Wednesday, December 31, 2014

Happy New Years Eve 2015

(Click on the comic if you can't see the full image.)
(C)Copyright 2014, C. Burke.

At least he came to give moral support. Two to the thirteenth won't be around for a while!

Two notes: First, 2^11 - 2^5 - 1 = 2015. That is to say, if all the powers of two, up to 10, were included, the sum would be 2047, which is one less that 2 to the 11th, which is 2048. Second, let's not forget the Y2048 bug! Or maybe the Y2(11) bug, just to be creative. Yes, it's true -- some really old computers, which will be really, really old 33 years from now, will have a problem handling the year as 2 to the 11th power. It should prove as Earth-shattering as Y2K did.


UPDATE: The Making of a Webcomic

This comic started with an 11-digit binary number, 10 ones and 1 zero. I thought it would be funnier if I used the powers of 2 instead, so I needed 11 twos. And then I decided to include the next power as an extra gag. So I needed to draw 12 twos.

Rather than use one of the two twos I usually use and instead of typing the twos, I decided to try on of the paint programs on my tablet and doodled them. I was worried that they might be too snakelike -- and then I was worried that I'd doodled a row of ducks. (I have to keep this in mind if I ever need ducks again.) Then I made the smaller numeric exponents from 12 on down to 0. Colored it in and emailed it to me PC.

Putting it together I realized that I had too many exponents and not enough twos! Oops! I made a mistake. BUT I PICKED THE WRONG MISTAKE! The problem wasn't that I didn't have enough 2s (and quickly created an extra). The problem was that if the lowest exponent was zero, then the highest exponent I needed was 11.

And somehow though all the checking and proofreading -- including all that stuff above (which I have since corrected) -- none of this popped into my head. Of course, moving to 2^11 power would be a bigger problem than moving to 2^12. Some things are stored as 10 bits (I don't know why, but they were) but nothing would be stored as 11 bits (well, maybe -- programmers are strange).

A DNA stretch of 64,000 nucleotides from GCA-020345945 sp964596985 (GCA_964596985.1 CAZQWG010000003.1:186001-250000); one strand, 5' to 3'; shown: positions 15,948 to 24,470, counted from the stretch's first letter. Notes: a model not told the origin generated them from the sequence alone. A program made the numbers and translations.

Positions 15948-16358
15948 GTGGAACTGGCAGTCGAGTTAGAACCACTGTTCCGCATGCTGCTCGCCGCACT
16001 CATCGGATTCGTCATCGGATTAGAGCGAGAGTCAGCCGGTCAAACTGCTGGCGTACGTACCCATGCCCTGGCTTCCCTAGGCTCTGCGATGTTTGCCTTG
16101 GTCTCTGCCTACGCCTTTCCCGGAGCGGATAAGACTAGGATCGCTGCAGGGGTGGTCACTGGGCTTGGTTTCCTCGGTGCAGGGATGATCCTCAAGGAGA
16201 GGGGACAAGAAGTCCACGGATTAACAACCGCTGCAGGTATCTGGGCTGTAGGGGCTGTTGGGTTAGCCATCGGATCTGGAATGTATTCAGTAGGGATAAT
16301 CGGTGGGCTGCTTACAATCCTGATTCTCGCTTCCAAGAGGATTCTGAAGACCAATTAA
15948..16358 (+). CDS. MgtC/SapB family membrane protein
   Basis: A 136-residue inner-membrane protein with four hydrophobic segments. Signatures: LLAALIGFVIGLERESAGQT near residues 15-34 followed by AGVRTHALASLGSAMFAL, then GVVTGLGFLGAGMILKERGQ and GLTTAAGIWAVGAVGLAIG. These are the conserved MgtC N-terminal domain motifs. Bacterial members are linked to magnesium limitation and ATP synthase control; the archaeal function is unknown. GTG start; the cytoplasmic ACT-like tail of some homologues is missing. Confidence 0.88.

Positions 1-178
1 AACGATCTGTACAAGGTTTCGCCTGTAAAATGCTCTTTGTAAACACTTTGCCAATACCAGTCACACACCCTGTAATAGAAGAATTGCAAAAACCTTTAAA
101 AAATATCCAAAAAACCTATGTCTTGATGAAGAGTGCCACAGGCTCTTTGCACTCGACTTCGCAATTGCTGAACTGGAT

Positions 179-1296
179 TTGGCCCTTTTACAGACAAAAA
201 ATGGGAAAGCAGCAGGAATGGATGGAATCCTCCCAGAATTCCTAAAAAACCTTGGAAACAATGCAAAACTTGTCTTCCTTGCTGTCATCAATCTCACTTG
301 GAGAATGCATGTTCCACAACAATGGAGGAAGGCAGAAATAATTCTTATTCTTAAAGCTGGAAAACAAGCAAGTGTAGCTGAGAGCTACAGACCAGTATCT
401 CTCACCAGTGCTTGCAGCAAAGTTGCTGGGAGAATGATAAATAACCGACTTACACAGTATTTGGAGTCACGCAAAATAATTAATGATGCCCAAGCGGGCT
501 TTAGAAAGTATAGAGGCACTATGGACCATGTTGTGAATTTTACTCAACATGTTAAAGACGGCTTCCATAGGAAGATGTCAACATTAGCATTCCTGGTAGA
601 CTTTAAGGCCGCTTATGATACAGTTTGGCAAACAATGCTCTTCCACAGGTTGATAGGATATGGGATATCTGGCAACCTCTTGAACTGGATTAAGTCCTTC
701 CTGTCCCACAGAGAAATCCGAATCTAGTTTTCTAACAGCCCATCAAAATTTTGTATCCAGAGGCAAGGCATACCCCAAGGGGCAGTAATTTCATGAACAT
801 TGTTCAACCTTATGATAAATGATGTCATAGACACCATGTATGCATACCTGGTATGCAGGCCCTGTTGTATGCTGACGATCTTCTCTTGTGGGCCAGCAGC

Anyway, the correction has been made. HAPPY NEW YEAR!!


Bill in Boston said...

I'm not aware of any systems storing YYYY in a 12-bit int. Maybe a PDP-8? Not to say there isn't a bitfield somewhere but that's not the one we're worried about.

There is a Y2038 bug, regarding 31-bit overflow of time_t seconds from epoch 1970-01-01-00:00:00 UTC. We've been trying to transition C codebases to 64-bit time_t (or 64-bit throughout) for some time. (Oddly, the NTP time system rolls in 2036?) Mark your calendar for 2038-01-19-03:14:07.

(x, why?) said...

Not aware of any in particular. It was one of those things tossed around back on the old BBSes and early Internet (for me) discussions in the 90s.

The 2038 bug came up, too, but that doesn't fit today's theme. Or maybe it does.

xKiv said...

I thought 2^12 is 4096, not 2048?

(x, why?) said...

You got me. I had it right in my sketch and my notes and the I screwed it up when I put it together. I even added an extra 2 that I dudnt have in the original drawing.

It'll be fixed in the morning.

Orvine said...
This comment has been removed by a blog administrator.
(x, why?) said...

Orvine said...

Happy New Years Eve 2015!! Yeah it was just an outstanding evening. I attended awesome NY events on this amazing eve. I was really surprised to see the huge arrangements. You know lots of other tourists also came to attend New Years Eve NY events !